An example of this is the 2018 release A Quiet Place directed by John Krasinksi. The popular horror film was in fact shot on Kodak 35mm, an analogue filming technique used by the likes of Quentin Tarantino in the late 80s and 90s. Despite the signature look of the film (although subtle to a modern-day eye), it is not commonly known that this was the way the film was made. Even though a sixty second google search reveals the truth behind the synthesis of the thriller, there’s no other indication. The production of the film is arguably under appreciated. However, this poses the question as to what warrants appreciation and how we measure value.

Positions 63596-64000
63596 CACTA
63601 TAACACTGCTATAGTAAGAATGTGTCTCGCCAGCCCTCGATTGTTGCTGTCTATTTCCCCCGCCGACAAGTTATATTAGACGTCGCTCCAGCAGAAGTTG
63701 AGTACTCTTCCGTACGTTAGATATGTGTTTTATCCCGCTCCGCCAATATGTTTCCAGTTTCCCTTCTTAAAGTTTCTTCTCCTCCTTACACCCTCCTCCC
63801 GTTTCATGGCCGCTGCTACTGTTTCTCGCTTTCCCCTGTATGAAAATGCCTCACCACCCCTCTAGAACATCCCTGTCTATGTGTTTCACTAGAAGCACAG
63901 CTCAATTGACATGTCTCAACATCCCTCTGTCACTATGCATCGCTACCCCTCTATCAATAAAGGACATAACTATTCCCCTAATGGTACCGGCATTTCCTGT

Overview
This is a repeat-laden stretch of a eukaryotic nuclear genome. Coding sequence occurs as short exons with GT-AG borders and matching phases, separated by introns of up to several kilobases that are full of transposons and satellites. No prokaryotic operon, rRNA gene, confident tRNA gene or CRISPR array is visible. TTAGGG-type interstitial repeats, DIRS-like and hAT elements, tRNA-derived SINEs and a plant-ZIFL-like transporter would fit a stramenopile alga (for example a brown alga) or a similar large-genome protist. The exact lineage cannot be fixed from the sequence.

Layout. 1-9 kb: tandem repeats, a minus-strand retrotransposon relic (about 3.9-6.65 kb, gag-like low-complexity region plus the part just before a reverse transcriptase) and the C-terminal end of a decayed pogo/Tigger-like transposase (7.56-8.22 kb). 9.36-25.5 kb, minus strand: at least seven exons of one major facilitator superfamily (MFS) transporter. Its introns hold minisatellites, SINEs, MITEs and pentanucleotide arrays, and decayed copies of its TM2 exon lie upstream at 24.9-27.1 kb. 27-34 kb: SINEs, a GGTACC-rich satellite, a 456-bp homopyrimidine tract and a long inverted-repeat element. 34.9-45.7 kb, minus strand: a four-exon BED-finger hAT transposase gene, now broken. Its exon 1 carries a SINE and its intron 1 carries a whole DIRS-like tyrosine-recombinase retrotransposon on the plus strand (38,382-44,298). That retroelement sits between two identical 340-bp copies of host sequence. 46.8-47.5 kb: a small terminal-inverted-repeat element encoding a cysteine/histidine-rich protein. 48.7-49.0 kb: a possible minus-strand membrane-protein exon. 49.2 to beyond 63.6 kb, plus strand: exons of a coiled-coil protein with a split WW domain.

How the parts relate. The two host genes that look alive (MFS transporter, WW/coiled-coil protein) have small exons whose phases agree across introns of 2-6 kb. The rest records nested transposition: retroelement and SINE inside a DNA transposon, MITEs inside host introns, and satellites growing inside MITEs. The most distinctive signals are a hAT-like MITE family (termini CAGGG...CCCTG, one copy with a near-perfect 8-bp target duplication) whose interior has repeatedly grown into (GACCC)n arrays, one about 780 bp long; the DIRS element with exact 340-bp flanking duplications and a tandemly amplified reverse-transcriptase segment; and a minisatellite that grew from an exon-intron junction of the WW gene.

Is it the cost of production? or the effort to make something? There are a variety of factors that effect how we, as a mass, interact with what we see and hear and to what extent we trust the process behind an outcome.  

Through my personal practise, so far, I have acquired a strong literacy with digital softwares like Photoshop and Premiere Pro; I think returning to more basic methods of creating such as etching and letterpress would be a strong start to my investigation

initial research:

- visually recording an episode of "the pessimists archive" podcast

repairing the sewing machine